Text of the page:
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Politics and Government

The coronavirus campaign shows partisan split in Colorado, as top candidates mostly keep out of view

President Donald Trump’s campaign is canvassing for voter support while former Vice President Joe Biden’s campaign opts out

U.S. Sen. Cory Gardner and Ivanka Trump at Bright Beginnings Learning Center in Greenwood Village on July 24, 2020. (Jesse Paul, The Colorado Sun)
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In a typical election year, the political campaign is a process — by definition, a series of activities that candidates undertake to win elected office.

This year, amid the pandemic, the act of campaigning is a political statement. 

For candidates, the choice to hold events or wear a mask serves as shorthand to voters about how they view the coronavirus and where they stand on public health mandates. 

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“The fact that the coronavirus is political. … I think both candidates and campaigns are weighing that in their strategy,” said JoyAnn Ruscha, a former Democratic strategist. “It shouldn’t be this way, but this conversation has turned political and voters have pretty strong opinions on these public health measures.”

Like other political issues, the decision about whether to campaign is exposing a partisan divide in Colorado. And the elevated stakes — as much as the fear of coronavirus exposure — are leading top-tier candidates to play it safe and campaign in a bubble.

The campaign trail essentially shut down back in April amid the statewide lockdown order. The candidates moved their events online to virtual forums or telephone town halls. The events often drew large crowds, in part because people didn’t have to travel to participate. But the novelty is fading and campaigns are being forced to try other ways to engage voters.

“People are tired of doing everything through their computer and Zoom,” Ruscha said. “In the beginning it may have been OK,” she continued, but now candidates “are finding this is really difficult.”

Republican state Sen. Kevin Priola is taking a dual approach. The Henderson lawmaker, who is campaigning in a key swing district, prefers virtual Zoom meetings and phone calls to events. But he is still spending plenty of time knocking on doors talking to voters.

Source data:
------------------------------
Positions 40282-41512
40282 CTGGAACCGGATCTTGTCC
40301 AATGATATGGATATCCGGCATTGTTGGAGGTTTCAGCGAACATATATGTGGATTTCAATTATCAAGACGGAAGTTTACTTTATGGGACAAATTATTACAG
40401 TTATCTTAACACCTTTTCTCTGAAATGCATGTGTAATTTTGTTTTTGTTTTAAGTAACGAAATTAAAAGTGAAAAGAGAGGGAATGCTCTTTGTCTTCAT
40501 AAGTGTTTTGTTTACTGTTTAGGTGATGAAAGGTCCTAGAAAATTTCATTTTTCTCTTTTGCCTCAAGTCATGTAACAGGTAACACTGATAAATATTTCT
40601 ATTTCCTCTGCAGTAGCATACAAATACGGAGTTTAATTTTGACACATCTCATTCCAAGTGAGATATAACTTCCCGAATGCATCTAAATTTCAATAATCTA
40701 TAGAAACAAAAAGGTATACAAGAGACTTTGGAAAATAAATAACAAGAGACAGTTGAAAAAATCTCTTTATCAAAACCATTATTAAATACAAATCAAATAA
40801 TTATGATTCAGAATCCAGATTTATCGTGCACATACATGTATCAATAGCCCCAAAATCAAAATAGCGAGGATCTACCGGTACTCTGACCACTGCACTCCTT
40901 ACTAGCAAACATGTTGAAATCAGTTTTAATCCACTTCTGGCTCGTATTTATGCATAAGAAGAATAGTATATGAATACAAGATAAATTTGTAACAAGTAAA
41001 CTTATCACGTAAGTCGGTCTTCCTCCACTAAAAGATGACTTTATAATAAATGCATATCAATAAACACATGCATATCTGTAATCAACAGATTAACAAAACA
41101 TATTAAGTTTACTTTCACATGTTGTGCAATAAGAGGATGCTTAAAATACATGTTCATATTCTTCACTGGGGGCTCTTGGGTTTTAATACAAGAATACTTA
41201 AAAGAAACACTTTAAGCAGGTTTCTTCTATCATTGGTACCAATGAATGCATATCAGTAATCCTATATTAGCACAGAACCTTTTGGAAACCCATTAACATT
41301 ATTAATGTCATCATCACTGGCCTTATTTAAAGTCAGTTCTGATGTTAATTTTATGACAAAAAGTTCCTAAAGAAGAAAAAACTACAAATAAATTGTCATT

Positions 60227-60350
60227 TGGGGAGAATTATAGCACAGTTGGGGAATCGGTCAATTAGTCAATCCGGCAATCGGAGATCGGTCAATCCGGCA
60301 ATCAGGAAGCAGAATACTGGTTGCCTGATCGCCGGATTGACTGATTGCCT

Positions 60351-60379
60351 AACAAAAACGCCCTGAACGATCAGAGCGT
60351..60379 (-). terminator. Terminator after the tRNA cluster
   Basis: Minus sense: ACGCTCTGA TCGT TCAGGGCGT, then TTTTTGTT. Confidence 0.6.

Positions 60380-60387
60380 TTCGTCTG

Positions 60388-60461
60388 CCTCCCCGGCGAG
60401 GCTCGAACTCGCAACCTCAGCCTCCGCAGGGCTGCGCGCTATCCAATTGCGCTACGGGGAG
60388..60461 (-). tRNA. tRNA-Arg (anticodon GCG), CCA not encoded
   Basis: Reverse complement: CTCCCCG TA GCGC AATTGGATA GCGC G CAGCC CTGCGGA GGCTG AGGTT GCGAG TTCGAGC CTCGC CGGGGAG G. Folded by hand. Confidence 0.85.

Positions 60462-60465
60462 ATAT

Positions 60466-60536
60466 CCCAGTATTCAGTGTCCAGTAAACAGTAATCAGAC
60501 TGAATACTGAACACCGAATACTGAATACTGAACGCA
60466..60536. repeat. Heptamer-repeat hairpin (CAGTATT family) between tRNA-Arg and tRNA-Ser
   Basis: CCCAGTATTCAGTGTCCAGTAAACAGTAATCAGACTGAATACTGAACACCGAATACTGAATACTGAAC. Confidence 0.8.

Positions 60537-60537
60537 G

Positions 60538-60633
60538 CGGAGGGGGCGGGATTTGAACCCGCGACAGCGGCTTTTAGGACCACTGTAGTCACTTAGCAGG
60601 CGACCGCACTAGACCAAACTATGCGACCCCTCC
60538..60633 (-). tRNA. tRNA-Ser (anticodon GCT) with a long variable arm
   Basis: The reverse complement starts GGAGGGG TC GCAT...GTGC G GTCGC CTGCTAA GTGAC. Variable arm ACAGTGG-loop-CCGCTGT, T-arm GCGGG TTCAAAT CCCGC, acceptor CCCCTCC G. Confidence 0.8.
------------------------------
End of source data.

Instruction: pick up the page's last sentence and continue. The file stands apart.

Priola keeps a minimum 10-foot distance but finds it easier to talk to voters without wearing a mask. He said some voters are nervous to talk at the door, but then others will approach him without fear.

“There are people who think it’s a big hoax and not real, but I just tell them I’m trying to stay 10 feet from them,” he said. “They respect that I’m trying not to be the (infection) vector for the precinct  — because that’s a pretty good way to lose an election.”

The question of whether to campaign in-person splits Democrats and Republicans

The different approaches to campaigning amid the coronavirus are evident at the top of the ticket in Colorado. 

President Donald Trump’s campaign is going door-to-door talking to voters and former Vice President Joe Biden’s campaign is not.

The Republican Party is projecting the image that the nation is on the path toward recovery from the public health and economic crisis. And Democrats are taking a more cautious approach. The divergent sentiments are reflected in national polls that show a partisan split in how voters view the pandemic.

When the Republican Party resumed in-person campaign activities in mid-June, officials issued guidelines to candidates that emphasize the need to adhere to local and state public health orders. The recommendations include wearing a face covering, stepping back 6 feet from a voter’s door and asking before leaving campaign materials.